Posted by: ecodestination | July 20, 2008

Save Tulum, Mexico

It’s too bad local governments don’t do more to protect and support these types of establishments, rather than promoting massive development. One example that has been all over the internet and the international news lately is the closing of several ECO HOTELS in Tulum, located in the heart of the Riviera Maya in Mexico.

Tulum has been known as an eco destination for years, with a string of rustic boutique cabanas along the coast. Travelers that have been enjoying this area for years say that Tulum is changing. With the increase in visitors over the years, land prices are through the roof, accommodations are increasing in price, and an airport is scheduled to be built nearby.

You can’t stop progress, of course, but development can be planned differently. Unfortunately, it looks like the same mega resorts that have popped up all along the Riviera Maya coastline south of Playa del Carmen are trying to push their way into Tulum.

The first change was the opening of the Eurostars Blue hotel (formerly called Azul Blue) in Tulum, located at the entrance to the Tulum hotel (cabana) zone. This hotel is a giant concrete nightmare, with electricity wired in from the Tulum pueblo (all other hotels along the coast operate without electricity, using solar or eolic power, or small generators).

The second major change is now under construction: Aldea Zamá (translated as Zamá Village, formerly known as Downtown Tulum). The website describes this development as a combination of lots for single family homes, commercial and town center lots, and luxury condos. It’s located in what is now a lush patch of green tropical jungle between Tulum pueblo and the boutique cabana zone on the beach.

It’s also located next to a “golf, spa, and residential resort” that includes part of the Tulum coastline (this is the latest update on their website. The original map included the golf course as part of the entire project). ANOTHER golf course on the beach in the Riviera Maya? I think we can start saying goodbye to the thriving coral reef located offshore, which has been a major attraction for divers and snorkelers for years.

Naturally, the travelers who have enjoyed Tulum for years (many return on an annual basis, some even multiple times a year), are concerned about this mega development, which will surely change the feel of what used to be a haven for travelers seeking a relaxing vacation in a natural environment. The other day on, I read the following: “It’s like killing the Goose that laid the golden egg, and selling it as fried chicken.” (username: mimac)

When will local governments start to realize the value of preserving the smaller eco destinations? The average hotel rates in Tulum have skyrocketed over the years, changing this destination from a backpacker’s haven to an eco getaway where many of the boutique cabanas boast higher rack rates than the average AI.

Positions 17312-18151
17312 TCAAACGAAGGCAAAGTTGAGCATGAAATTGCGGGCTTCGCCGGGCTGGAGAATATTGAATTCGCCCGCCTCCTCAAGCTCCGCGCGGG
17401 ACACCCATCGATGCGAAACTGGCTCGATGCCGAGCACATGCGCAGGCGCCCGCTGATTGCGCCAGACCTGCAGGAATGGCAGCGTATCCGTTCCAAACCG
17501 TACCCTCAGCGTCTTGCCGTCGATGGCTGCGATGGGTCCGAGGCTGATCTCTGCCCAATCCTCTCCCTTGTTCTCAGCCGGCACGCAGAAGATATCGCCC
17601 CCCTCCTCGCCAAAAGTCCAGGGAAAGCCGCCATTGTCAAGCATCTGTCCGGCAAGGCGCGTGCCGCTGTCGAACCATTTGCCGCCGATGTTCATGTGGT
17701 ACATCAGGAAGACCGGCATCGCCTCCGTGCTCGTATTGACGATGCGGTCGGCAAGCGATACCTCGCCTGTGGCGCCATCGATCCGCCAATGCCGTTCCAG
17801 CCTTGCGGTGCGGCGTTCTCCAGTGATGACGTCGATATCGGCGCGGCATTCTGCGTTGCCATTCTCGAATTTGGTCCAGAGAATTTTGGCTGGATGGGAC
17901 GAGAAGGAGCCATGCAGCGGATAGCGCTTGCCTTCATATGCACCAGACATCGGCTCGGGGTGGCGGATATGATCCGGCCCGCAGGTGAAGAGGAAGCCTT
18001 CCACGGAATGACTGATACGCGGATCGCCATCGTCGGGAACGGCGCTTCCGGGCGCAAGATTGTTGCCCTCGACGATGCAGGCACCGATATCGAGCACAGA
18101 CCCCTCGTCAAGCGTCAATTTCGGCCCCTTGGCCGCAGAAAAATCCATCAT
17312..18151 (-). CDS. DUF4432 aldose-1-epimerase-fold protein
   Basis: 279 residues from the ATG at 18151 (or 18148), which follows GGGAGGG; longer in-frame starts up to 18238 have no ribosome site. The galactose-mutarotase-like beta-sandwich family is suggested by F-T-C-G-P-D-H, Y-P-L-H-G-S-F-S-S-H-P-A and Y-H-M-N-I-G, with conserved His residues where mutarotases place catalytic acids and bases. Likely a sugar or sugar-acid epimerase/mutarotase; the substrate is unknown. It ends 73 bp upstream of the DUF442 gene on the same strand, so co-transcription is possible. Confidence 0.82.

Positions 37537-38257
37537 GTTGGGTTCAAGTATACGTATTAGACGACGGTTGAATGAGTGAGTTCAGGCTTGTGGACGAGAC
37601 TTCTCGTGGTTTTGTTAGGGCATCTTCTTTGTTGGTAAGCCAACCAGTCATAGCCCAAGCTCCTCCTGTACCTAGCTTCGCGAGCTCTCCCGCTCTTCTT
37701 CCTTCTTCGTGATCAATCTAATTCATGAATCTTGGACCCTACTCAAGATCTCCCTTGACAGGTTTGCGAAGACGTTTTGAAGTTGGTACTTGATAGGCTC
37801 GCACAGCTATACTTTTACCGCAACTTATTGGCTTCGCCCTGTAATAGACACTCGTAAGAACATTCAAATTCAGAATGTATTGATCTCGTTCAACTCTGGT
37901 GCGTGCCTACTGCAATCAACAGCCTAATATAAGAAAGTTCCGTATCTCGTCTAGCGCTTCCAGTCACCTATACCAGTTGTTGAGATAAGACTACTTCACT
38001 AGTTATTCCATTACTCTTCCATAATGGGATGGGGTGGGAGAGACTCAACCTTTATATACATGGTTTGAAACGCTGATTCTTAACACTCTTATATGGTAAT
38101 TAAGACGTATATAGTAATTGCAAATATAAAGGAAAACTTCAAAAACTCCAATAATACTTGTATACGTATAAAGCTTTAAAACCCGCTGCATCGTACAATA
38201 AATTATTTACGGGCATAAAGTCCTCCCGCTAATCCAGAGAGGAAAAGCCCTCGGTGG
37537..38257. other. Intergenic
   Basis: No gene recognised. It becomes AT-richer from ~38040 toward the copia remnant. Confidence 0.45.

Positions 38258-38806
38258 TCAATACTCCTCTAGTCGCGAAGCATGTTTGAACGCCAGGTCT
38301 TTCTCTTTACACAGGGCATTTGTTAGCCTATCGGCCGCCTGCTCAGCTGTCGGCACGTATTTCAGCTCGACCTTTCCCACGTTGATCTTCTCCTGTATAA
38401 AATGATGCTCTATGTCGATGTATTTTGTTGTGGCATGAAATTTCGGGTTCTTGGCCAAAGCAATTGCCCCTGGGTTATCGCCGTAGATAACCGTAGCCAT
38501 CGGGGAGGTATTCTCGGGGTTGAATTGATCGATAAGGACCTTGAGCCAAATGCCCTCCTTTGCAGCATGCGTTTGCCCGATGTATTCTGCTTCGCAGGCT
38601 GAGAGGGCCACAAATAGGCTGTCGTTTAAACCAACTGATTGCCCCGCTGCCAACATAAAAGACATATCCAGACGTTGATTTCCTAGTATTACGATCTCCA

The small eco developments of Tulum have, of course, much less impact on all levels: they require fewer staff members and can usually rely on hiring locals rather than importing staff from other communities around the country, causing major problems with lack of housing and an abrupt culture change with such a large influx of residents from other regions. The sudden overpopulation caused by the construction of mega resorts also contributes to sudden need for infrastructure in areas that lack it, and increased contamination. Because they have fewer staff members, small hotels don’t require huge tour buses to cart their staff from neighboring communities to the workplace.

In the case of Aldea Zamá, such a huge development in this specific region risks contamination of the underground rivers and cenote system that is located right beneath the property and which is connected with the massive river/cenote system that lies below the entire region. Delicate mangroves are vital for survival of the coral reefs offshore, and are endangered by this megaconstruction.

Travelers are increasingly willing to pay more for an eco hotel rather than a giant concrete box filled with marble. It’s low impact and more unique.

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  1. Great article. Unfortunatley with land prices soaring in Tulum as more foreigners buy and open boutique hotels, locals are priced out of the market, it was inevitable that the bigger resorts would move in, it’s the same progression you see time and again around the world. First comes small foreing investment followed by the big boys…

  2. I agree that development is inevitable, however the type of development is what’s important. The investment required to build a small eco-hotel is minimal compared to a concrete box AI, but room rates can often be higher at eco establishments. Why aren’t more developers doing the math (and thinking about the environment)?!

  3. […] (See our post from last year, “Save Tulum, Mexico”) […]

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